Testimony to the House Appropriations Committee on Strategies for Energy and Climate Innovation

Colin Cunliff February 25, 2021
February 25, 2021

In testimony before the House Appropriations Subcommittee on Energy and Water Development, ITIF argued innovation is critical to combat climate change. The recent National Academies report on accelerating decarbonization finds that “deep decarbonization is technically feasible, but proactive innovation is essential.”

Fortunately, bipartisan support for clean energy innovation is surging. Over the last four years, this committee has overseen a 40 percent increase in clean energy R&D programs at the Department of Energy (DOE). The recently passed Energy Act of 2020 includes the legislative priorities of more than one hundred members of Congress and provides the first reauthorization of DOE programs in more than a decade.

As the committee considers how to implement the Energy Act, it must wrestle with questions about the scale and scope of DOE’s programs. ITIF’s hope is that this testimony can be useful as the committee begins consideration of fiscal year 2022 appropriations.

The testimony covers three core points:

  1. Greater federal investment in innovation is essential to address climate change and boost U.S. competitiveness in clean energy.
  2. Prioritize funding to research, development, and demonstration (RD&D) and deployment programs around 10 critical decarbonization needs.
  3. Diversify the innovation portfolio (by technology, innovation stage, federal agency, research performer, and geographic region) to maximize the effectiveness of federal investments.

Top 10 Decarbonization Priorities for RD&D and Deployment Programs

  1. Clean manufacturing and industrial decarbonization, including electrification of process heat, hydrogen applications, and carbon capture for industrial sources such as cement and steel;
  2. Advanced vehicles and transportation systems, including battery and fuel cell electric vehicles, DC fast chargers, vehicle lightweighting, efficiency technologies for medium- and heavy-duty vehicles;
  3. Energy efficient and net-zero energy buildings, including advanced heat pumps, solid-state cooling, alternative building materials, high-performance windows, and grid-integration;
  4. Clean electricity generation, including advanced nuclear reactors, thin-film solar PV, floating offshore and high-altitude wind, run-of-river hydropower, and enhanced geothermal systems;
  5. Zero- and low-carbon fuels, including sustainable biofuels, hydrogen from electrolysis or biomass gasification, ammonia, and synthetic hydrocarbon fuels;
  6. Grid modernization technologies, including long-duration grid-scale energy storage, power electronics, and digital technologies that enable grid integration of buildings and vehicles;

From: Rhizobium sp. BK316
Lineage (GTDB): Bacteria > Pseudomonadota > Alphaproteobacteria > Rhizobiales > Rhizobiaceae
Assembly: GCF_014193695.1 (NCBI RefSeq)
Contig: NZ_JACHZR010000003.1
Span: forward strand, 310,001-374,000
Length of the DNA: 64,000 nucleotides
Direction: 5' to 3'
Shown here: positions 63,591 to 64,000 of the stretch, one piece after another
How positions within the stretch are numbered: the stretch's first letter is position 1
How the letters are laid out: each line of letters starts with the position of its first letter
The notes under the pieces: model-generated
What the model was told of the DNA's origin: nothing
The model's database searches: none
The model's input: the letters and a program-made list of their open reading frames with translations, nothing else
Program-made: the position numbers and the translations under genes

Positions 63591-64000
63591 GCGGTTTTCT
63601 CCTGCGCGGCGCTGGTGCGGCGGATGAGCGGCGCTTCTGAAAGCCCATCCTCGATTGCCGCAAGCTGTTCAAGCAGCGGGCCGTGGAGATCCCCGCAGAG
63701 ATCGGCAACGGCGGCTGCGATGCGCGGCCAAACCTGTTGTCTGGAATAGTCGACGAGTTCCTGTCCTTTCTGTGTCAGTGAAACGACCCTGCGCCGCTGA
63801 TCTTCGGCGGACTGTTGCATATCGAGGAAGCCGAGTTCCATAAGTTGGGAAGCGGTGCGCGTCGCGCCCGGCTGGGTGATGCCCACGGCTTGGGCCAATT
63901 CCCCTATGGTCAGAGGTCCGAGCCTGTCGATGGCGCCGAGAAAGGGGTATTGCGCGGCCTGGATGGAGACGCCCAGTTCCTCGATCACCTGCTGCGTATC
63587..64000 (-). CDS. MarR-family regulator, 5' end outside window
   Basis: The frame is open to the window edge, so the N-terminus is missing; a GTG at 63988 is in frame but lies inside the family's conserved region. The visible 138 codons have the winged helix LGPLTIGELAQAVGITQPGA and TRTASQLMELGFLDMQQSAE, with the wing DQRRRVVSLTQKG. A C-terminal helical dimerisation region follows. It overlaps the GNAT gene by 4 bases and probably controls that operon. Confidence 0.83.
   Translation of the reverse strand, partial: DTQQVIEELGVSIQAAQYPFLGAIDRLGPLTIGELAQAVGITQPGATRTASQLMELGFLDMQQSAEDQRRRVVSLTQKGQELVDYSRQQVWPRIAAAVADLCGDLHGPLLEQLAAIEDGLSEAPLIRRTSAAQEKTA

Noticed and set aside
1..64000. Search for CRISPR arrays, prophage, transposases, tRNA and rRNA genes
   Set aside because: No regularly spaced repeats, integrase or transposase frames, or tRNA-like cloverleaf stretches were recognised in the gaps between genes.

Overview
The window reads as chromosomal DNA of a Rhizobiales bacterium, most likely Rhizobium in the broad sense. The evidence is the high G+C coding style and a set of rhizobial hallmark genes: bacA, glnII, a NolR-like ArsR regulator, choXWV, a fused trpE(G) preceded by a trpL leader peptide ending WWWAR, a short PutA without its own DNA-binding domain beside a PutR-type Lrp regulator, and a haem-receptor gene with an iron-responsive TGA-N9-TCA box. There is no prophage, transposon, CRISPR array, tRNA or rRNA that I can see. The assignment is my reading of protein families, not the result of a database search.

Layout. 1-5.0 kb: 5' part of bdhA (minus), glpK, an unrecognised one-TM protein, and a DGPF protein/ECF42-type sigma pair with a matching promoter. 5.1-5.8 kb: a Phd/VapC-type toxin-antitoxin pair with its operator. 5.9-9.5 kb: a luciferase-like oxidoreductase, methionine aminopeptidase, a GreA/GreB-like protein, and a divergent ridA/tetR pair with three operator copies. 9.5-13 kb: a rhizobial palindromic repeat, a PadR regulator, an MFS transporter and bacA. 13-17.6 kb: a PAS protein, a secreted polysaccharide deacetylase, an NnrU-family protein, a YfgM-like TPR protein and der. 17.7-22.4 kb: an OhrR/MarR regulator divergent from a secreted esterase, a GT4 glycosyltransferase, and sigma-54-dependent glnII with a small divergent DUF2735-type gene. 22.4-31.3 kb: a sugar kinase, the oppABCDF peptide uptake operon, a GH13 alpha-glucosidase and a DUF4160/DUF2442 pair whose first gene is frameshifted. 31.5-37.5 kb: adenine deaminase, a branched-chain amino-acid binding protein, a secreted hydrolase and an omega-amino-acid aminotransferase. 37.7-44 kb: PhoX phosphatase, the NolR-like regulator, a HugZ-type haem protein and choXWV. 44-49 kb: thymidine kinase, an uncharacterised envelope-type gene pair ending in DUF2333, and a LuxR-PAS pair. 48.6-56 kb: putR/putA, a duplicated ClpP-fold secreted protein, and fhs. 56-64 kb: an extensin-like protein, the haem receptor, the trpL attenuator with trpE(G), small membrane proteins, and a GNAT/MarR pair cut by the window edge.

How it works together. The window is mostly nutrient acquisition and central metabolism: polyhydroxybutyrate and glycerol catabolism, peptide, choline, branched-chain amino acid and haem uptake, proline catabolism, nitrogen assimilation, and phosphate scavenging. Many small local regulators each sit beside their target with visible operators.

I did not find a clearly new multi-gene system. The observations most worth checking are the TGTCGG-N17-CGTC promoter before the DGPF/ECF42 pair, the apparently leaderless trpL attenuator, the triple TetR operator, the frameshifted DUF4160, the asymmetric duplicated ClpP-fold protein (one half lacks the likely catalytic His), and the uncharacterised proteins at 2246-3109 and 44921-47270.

7. Carbon capture, use, and sequestration (CCUS), including the Allam cycle for natural gas power generation; and carbon capture for industrial sources such as cement and steel;
  8. Carbon dioxide removal / negative emissions technologies, including direct air capture and storage (DACS), carbon mineralization, and bioenergy with carbon capture and storage (BECCS);
  9. Clean agricultural systems, including fertilizer management, precision agriculture, soil carbon storage, and biotechnologies to enhance carbon storage; and
  10. Foundational science and platform technologies, including advanced materials, electrochemistry, quantum computing, genomic sciences, 3D printing, smart manufacturing, and machine learning.

Principles for Diversifying the Federal Innovation Portfolio

  1. Match the funding portfolio to critical decarbonization needs. As federal funding ramps up, increases should be targeted to under-resourced sectors, particularly the end-use sectors (manufacturing, buildings, and transportation) and crosscutting technologies such as clean fuels and CCUS.
  2. Support all stages of the innovation pipeline, particularly technology scale up and commercialization. Demonstration projects and market formation are needed to complement technology R&D.
  3. Marshal the full capacity of the federal government. DOE should collaborate with other agencies where missions overlap, particularly DOD and NASA for dual-use technologies (e.g. high-density batteries, fuel cells, advanced solar, advanced nuclear and microreactors, and smart grids).
  4. Expand collaborations with external research partners at universities and in the private sector through public-private partnerships such as the energy innovation hubs and the Manufacturing USA institutes.
  5. Partner with state and local governments to support regional innovation. Federal facilities, from National Laboratories to Manufacturing USA institutes, should work with state and local governments to cultivate regional innovation clusters.
  6. Set predictable long-term funding targets. The federal government should commit to a high-level funding roadmap, to reduce volatility in energy innovation funding.